It’s Research Wednesday! Where I share the latest, or most fascinating, in the science of friendship.
“Good social relationships in your youth might translate to happiness as an adult, while doing well in school seems to have little influence on well-being later in life, new research suggests.” (“Why Being Social In Youth Is Linked To Adult Happiness”; LiveScience.com 8/2/2012)
Let me start by saying one thing: I don’t have kids.
That seems a necessary disclaimer for a post like this. Because I want to be very clear that I’m not telling you how to raise your kids. I don’t have kids, so who am I to give advice?
Ok. Now that we have that out of the way, let’s talk about this study. “The study is based on 32 years’ worth of data for 804 people who participated in the Dunedin Multidisciplinary Health and Development Study (DMHDS) in New Zealand. … The researchers reported a strong ‘pathway’ from child and adolescent social connectedness to adult well-being and happiness.” In fact, the pathway from childhood sociability to adult happiness is stronger than the link between academic achievement or early language development and happiness. Interesting. That’s not to say that academic achievement isn’t important — but it isn’t everything.
There’s a lot of pressure on kids these days to do it all–school, sports, arts, volunteer, other things that I probably haven’t even heard of. They’re scheduled down to the minute, with parents spending their weekends chauffeuring from one practice to another. When I was in high school, much of this “doing” was to guarantee a strong college application. I’d like to think that’s not the reason for second graders who spend Saturdays running from gymnastics to swim practice to piano lessons to dance class, but who knows. Still, if this research says anything, it’s that it’s just as important to allow for childhood socializing. In the long run, apparently, that’s what counts.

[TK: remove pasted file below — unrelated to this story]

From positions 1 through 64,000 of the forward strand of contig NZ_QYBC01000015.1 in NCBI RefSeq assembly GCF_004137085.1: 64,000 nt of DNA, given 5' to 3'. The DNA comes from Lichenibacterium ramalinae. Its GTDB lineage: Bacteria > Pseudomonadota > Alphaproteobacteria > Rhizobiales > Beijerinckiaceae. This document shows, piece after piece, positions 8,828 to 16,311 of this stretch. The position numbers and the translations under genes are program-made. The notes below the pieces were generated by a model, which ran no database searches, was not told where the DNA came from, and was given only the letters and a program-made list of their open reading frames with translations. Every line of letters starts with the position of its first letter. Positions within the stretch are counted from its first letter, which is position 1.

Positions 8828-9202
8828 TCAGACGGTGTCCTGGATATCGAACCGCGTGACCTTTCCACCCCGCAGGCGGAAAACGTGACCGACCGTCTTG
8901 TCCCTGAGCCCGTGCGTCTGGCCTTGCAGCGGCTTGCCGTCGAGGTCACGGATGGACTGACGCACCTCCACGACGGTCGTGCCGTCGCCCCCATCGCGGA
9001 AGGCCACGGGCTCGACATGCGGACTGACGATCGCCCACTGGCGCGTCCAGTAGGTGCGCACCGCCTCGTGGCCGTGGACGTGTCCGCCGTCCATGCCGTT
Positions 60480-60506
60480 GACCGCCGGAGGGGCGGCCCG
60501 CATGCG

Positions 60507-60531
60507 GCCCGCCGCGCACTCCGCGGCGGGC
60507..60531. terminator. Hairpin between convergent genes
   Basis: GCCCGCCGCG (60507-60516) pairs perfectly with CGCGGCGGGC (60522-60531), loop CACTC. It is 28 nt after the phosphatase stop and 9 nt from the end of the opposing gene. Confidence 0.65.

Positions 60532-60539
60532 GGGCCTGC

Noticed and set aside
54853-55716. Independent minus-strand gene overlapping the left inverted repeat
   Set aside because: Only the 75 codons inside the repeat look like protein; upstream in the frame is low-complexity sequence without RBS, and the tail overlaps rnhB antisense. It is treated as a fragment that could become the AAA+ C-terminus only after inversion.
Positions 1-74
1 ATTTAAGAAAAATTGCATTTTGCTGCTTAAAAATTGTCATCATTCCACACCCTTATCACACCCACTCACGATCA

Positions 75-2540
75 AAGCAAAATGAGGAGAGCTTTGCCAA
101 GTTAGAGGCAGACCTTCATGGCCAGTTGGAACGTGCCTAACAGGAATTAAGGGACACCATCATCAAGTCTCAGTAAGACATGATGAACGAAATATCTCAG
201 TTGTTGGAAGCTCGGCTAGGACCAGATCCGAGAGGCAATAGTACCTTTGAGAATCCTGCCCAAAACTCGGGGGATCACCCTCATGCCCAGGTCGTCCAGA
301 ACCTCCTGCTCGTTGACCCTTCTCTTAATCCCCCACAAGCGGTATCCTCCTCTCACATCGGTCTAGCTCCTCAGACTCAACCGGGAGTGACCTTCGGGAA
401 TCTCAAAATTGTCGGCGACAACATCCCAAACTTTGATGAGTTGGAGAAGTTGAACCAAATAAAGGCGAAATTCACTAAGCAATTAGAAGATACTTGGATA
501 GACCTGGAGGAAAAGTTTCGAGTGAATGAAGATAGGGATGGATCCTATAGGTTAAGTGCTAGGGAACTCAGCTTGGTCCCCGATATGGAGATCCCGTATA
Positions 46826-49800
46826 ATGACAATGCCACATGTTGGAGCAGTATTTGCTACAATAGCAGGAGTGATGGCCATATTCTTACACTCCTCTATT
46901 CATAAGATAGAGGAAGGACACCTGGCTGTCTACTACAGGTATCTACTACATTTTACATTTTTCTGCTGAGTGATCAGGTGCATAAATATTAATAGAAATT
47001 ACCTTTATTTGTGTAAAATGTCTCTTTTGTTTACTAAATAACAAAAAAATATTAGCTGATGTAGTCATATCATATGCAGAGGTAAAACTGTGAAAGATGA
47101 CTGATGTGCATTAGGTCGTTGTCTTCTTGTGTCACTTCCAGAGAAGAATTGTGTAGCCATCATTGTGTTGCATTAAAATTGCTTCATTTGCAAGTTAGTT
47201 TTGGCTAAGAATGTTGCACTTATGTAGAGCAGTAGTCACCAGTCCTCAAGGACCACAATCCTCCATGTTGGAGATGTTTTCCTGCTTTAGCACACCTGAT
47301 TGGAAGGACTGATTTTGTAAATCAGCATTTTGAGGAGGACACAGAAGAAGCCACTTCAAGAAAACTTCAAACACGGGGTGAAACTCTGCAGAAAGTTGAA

This research shouldn’t come as a surprise really. We already know that strong adult relationships are a major key to happiness, so why wouldn’t strong childhood relationships correlate in the same way? After all, those who learn young to be social are more likely to continue that behavior into adulthood.
So, all this to say, what’s wrong with letting kids hang out with other kids just for the sake of being social? When I have kids, will I be a horrible mom for putting a greater emphasis on friendship and socializing than, I don’t know, learning to speak German at age 2?
What do you think? Should helping kids socialize be priority numero uno?
7 responses to “The Hard Facts: Friendly Kids Make Happy Adults”
Here’s another article you might like about the importance of early social bonds: